It’s possible the Tekkie generation will move us more toward the Wild, Wild West craziness of steampunk, and that’s not a bad thing. We’ve about done vampires to death, I think.
    And I’m with you on grounding in history, or at least, reality. A contemporary can lose me when the heroine is conveniently not carrying a cell phone at a crucial moment when she carries it all the rest of the time.
    I still have no clear reason why we choose the ideas we do. Nina,if you want paranormal without romance, then it’s urban fantasy for you. It doesn’t have to be vampires!

    Reply
  14. LOL, I do love the cynicism about romantic panting! I can appreciate well-written sexual tension, but drooling over each other’s rear ends sounds like two dogs sniffing around each other. “G”
    It’s possible the Tekkie generation will move us more toward the Wild, Wild West craziness of steampunk, and that’s not a bad thing. We’ve about done vampires to death, I think.
    And I’m with you on grounding in history, or at least, reality. A contemporary can lose me when the heroine is conveniently not carrying a cell phone at a crucial moment when she carries it all the rest of the time.
    I still have no clear reason why we choose the ideas we do. Nina,if you want paranormal without romance, then it’s urban fantasy for you. It doesn’t have to be vampires!

    Reply
  15. LOL, I do love the cynicism about romantic panting! I can appreciate well-written sexual tension, but drooling over each other’s rear ends sounds like two dogs sniffing around each other. “G”
    It’s possible the Tekkie generation will move us more toward the Wild, Wild West craziness of steampunk, and that’s not a bad thing. We’ve about done vampires to death, I think.
    And I’m with you on grounding in history, or at least, reality. A contemporary can lose me when the heroine is conveniently not carrying a cell phone at a crucial moment when she carries it all the rest of the time.
    I still have no clear reason why we choose the ideas we do. Nina,if you want paranormal without romance, then it’s urban fantasy for you. It doesn’t have to be vampires!

    Reply
  16. Sorry to be totally off the subject, but I would like to thank you for including your name at the top of your post. When it is not there, I get a couple of paragraphs into the post and start wondering who is writing this. Then I have to scroll to the bottom of the post to find out and then back to where I stopped reading – okay, it doesn’t take much to annoy me. But, I do wish all the Wenches would do this.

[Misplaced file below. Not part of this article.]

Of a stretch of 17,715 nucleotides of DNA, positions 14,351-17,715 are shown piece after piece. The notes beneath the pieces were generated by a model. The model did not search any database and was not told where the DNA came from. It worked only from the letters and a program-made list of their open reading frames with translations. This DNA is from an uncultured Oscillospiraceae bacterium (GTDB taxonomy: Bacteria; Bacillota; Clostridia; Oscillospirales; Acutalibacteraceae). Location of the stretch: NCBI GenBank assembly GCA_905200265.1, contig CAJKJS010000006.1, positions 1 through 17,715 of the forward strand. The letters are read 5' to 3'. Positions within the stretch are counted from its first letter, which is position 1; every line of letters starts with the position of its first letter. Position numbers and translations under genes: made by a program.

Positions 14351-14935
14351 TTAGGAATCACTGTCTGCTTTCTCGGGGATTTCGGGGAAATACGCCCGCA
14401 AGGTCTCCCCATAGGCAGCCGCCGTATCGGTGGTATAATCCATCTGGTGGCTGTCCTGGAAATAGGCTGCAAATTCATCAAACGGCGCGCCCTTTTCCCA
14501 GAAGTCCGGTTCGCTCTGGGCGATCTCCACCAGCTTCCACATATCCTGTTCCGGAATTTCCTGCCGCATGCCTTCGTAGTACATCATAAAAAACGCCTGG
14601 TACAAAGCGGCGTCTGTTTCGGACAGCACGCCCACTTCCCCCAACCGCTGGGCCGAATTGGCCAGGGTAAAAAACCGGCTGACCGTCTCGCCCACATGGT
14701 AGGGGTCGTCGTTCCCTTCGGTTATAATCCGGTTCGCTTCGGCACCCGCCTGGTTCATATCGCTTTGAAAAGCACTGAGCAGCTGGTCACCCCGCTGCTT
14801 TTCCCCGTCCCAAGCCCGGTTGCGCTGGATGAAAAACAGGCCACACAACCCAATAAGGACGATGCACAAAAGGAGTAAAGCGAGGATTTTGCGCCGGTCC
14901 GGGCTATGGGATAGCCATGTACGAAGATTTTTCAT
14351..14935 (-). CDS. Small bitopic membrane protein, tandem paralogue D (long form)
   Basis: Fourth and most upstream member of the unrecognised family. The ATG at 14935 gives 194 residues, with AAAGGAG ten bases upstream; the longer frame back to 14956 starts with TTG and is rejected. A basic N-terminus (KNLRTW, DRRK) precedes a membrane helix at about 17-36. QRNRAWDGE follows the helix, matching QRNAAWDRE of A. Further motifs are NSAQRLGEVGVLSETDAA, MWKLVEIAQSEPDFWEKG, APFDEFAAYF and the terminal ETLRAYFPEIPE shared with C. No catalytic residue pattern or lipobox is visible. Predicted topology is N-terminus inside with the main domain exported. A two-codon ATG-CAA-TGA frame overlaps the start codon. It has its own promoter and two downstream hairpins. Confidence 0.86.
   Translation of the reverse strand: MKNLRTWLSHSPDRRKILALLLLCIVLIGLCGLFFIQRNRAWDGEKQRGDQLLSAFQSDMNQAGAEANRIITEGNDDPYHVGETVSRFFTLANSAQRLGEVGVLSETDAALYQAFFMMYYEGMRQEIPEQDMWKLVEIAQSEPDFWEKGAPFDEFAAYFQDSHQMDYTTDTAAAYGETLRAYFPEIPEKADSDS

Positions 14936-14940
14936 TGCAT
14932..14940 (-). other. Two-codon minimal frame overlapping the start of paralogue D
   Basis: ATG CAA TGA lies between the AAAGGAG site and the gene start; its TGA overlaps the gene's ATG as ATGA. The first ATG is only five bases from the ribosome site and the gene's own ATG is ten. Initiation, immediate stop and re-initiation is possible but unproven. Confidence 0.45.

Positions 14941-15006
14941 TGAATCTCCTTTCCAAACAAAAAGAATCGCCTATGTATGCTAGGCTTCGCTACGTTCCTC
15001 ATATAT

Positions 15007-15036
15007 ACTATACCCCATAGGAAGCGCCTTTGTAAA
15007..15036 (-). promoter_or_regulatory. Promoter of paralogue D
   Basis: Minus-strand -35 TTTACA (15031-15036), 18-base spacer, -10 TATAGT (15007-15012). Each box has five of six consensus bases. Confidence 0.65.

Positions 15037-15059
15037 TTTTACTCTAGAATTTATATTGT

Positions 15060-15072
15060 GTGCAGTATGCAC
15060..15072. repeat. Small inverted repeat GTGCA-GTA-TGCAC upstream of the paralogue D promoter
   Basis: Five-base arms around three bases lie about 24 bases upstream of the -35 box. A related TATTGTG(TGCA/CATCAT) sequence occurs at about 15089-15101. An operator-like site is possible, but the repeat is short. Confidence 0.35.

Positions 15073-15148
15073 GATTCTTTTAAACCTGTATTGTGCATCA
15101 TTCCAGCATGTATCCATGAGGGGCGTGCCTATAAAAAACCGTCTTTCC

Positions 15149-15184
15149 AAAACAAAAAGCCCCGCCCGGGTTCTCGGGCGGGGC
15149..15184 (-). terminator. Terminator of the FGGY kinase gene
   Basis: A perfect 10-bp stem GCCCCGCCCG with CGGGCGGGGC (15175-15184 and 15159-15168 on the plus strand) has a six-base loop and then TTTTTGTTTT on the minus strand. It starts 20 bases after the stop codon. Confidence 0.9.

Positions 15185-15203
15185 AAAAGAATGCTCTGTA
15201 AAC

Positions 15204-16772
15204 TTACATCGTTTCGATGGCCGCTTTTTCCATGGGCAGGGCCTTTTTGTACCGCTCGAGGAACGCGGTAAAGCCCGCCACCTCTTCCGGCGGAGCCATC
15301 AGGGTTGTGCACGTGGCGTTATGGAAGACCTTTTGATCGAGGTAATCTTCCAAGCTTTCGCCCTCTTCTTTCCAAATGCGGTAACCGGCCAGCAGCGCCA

Reply
  17. Sorry to be totally off the subject, but I would like to thank you for including your name at the top of your post. When it is not there, I get a couple of paragraphs into the post and start wondering who is writing this. Then I have to scroll to the bottom of the post to find out and then back to where I stopped reading – okay, it doesn’t take much to annoy me. But, I do wish all the Wenches would do this.

    Reply
  18. Sorry to be totally off the subject, but I would like to thank you for including your name at the top of your post. When it is not there, I get a couple of paragraphs into the post and start wondering who is writing this. Then I have to scroll to the bottom of the post to find out and then back to where I stopped reading – okay, it doesn’t take much to annoy me. But, I do wish all the Wenches would do this.

    Reply
  19. Sorry to be totally off the subject, but I would like to thank you for including your name at the top of your post. When it is not there, I get a couple of paragraphs into the post and start wondering who is writing this. Then I have to scroll to the bottom of the post to find out and then back to where I stopped reading – okay, it doesn’t take much to annoy me. But, I do wish all the Wenches would do this.

    Reply
  20. Sorry to be totally off the subject, but I would like to thank you for including your name at the top of your post. When it is not there, I get a couple of paragraphs into the post and start wondering who is writing this. Then I have to scroll to the bottom of the post to find out and then back to where I stopped reading – okay, it doesn’t take much to annoy me. But, I do wish all the Wenches would do this.

    Reply
  21. LOL, JK! I’m the fluttery butterfly of the group, changing my little icon with each post, depending on my mood. the others tend to stick to one icon–MJ does a cat, Anne does her dog, Jo does a Cabbage Patch doll, etc. We started off putting our names up there but kind of wandered away from it. I’ll suggest it again.

    Reply
  22. LOL, JK! I’m the fluttery butterfly of the group, changing my little icon with each post, depending on my mood. the others tend to stick to one icon–MJ does a cat, Anne does her dog, Jo does a Cabbage Patch doll, etc. We started off putting our names up there but kind of wandered away from it. I’ll suggest it again.

    Reply
  23. LOL, JK! I’m the fluttery butterfly of the group, changing my little icon with each post, depending on my mood. the others tend to stick to one icon–MJ does a cat, Anne does her dog, Jo does a Cabbage Patch doll, etc. We started off putting our names up there but kind of wandered away from it. I’ll suggest it again.

    Reply
  24. LOL, JK! I’m the fluttery butterfly of the group, changing my little icon with each post, depending on my mood. the others tend to stick to one icon–MJ does a cat, Anne does her dog, Jo does a Cabbage Patch doll, etc. We started off putting our names up there but kind of wandered away from it. I’ll suggest it again.

    Reply
  25. LOL, JK! I’m the fluttery butterfly of the group, changing my little icon with each post, depending on my mood. the others tend to stick to one icon–MJ does a cat, Anne does her dog, Jo does a Cabbage Patch doll, etc. We started off putting our names up there but kind of wandered away from it. I’ll suggest it again.

    Reply
  26. Great post, Pat. For me the ideas I go with are the ones that won’t leave me alone, that keep nagging to be written. Any time I get an idea for a story I jot it down in a notebook so I won’t forget it, but usually I do. But some ideas keep coming back –some over years — and new possible scenes pop into my mind. That’s when I know I have a viable story.